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Re: Mastermyr chest

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  • Eric
    All of my random Viking 6 board chests have legs from the end boards extending below the bottom board like the Mastermyr. To pick them up, I just reach
    Message 1 of 12 , Oct 19, 2009
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      All of my random Viking 6 board chests have "legs" from the end boards extending below the bottom board like the Mastermyr. To pick them up, I just reach around the front and back and grab the bottom, it works well even with the Mastermyr fully loaded with tools, currently about 55 pounds.

      Along that line, if you are planning on using the chest as a tool box, the original Mastermyr is surprisingly well sized, I would not scale it up at all. It holds full size hand saws and all sorts of other tools. If the chest was any bigger, it could get unwieldy as it got loaded up with heavy stuff. The hollowed lid really makes a difference, it lightens the empty box and lets you load the box with funny shaped items that wouldn't fit otherwise.

      I like the fact that it is highly functional and more than "almost" documentable. It's nice item to own, mine was well worth the effort...

      Eirikr

      --- In medievalsawdust@yahoogroups.com, Brian Wagner <hrothgar950@...> wrote:
      >
      > Just wish I could find early period documentation for rope handled chests.
      > Even a chest with a couple holes in each end...
      > Hrothgar / Brian
      >
      >
      > On Mon, Oct 19, 2009 at 9:15 AM, Bill McNutt <mcnutt@...> wrote:
      >
      > >
      > >
      > > Putting handles on it also reduces the amount of kvetching you get from
      > > household members.
      > >
      > >
      > >
      > > *From:* medievalsawdust@yahoogroups.com [mailto:
      > > medievalsawdust@yahoogroups.com] *On Behalf Of *Brian Wagner
      > > *Sent:* Monday, October 19, 2009 10:02 AM
      > > *To:* medievalsawdust@yahoogroups.com
      > > *Subject:* Re: [MedievalSawdust] Mastermyr chest
      > >
      > >
      > >
      > >
      > >
      > > My camp chests are all Mastermyr inspired to a degree. I too like the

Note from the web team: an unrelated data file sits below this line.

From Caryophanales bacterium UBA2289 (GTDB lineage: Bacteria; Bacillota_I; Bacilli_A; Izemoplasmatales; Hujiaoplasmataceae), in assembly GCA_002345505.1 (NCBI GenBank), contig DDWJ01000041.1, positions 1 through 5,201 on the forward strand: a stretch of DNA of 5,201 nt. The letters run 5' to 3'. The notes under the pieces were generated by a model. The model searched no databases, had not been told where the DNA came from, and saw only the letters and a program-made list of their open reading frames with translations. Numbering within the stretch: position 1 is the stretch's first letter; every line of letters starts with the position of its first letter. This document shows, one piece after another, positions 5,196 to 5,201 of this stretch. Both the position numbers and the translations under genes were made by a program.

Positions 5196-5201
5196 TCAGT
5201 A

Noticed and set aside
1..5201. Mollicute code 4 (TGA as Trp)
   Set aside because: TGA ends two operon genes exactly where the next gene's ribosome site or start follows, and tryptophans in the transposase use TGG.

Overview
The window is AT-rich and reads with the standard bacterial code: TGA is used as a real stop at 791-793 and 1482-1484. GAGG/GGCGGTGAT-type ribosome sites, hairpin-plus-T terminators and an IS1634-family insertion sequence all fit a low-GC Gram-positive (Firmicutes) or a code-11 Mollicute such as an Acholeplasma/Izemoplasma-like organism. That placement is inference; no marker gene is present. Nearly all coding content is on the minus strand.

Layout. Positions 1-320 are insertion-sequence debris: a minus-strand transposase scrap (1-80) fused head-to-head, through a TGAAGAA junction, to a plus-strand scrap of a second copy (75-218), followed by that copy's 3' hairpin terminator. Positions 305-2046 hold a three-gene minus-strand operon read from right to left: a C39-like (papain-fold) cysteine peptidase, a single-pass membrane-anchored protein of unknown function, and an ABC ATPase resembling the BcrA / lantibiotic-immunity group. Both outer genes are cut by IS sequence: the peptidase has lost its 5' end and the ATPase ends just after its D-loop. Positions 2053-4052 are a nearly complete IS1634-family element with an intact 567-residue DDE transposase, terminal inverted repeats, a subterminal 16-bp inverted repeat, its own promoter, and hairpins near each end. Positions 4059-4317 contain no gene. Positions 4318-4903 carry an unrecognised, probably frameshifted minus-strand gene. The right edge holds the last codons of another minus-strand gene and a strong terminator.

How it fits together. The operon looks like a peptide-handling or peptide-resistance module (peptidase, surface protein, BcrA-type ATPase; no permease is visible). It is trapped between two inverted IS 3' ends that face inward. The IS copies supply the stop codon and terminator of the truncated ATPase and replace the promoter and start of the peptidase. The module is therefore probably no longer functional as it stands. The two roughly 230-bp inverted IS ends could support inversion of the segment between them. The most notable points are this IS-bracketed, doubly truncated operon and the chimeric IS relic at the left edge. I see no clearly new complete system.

> > half-lap corner joint. I also like the out-sloping chest ends. I kept the
      > > from & back vertical, which avoids the compound angles, and just used a flat
      > > 3/4" plan lid rather than a thicker lid with hollowed interior. I have
      > > about 7 in various lengths that I use regularly - I made them all the same
      > > height so that they make a nice packing platform in the bottom of my
      > > trailer. I had to break down and add rope handles to the one for my tools,
      > > as it was a bit heavy to lift without. Reminds me, I need to make another
      > > for the lathe stuff...
      > >
      > >
      > > Hrothgar Fiscabana
      > >
      > > Kingdom of Gleann Abhann
      > >
    • Eric
      Hrothgar, I have also made about a dozen of Viking 6 board chests, mostly starting with 1x12 pine. Like you I keep the fronts and backs vertical for
      Message 2 of 12 , Oct 19, 2009
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        Hrothgar,

        I have also made about a dozen of Viking 6 board chests, mostly starting with 1x12 pine. Like you I keep the fronts and backs vertical for simplicity and to keep the interior volume as large as possible. I use a plain 1x12 for the lid too. If I'm in a hurry I just do a full lap joint to simplify the joinery.

        My latest kick has been to plane the fronts and backs down to 3/8" and the bottom to 1/2". The empty chest is lighter and these simple changes actually increase the interior volume of a 24" long chest more than 10% with no changes to the outside dimension.

        Eirikr
        Ashgrove, Barony of Angels, Caid

        --- In medievalsawdust@yahoogroups.com, Brian Wagner <hrothgar950@...> wrote: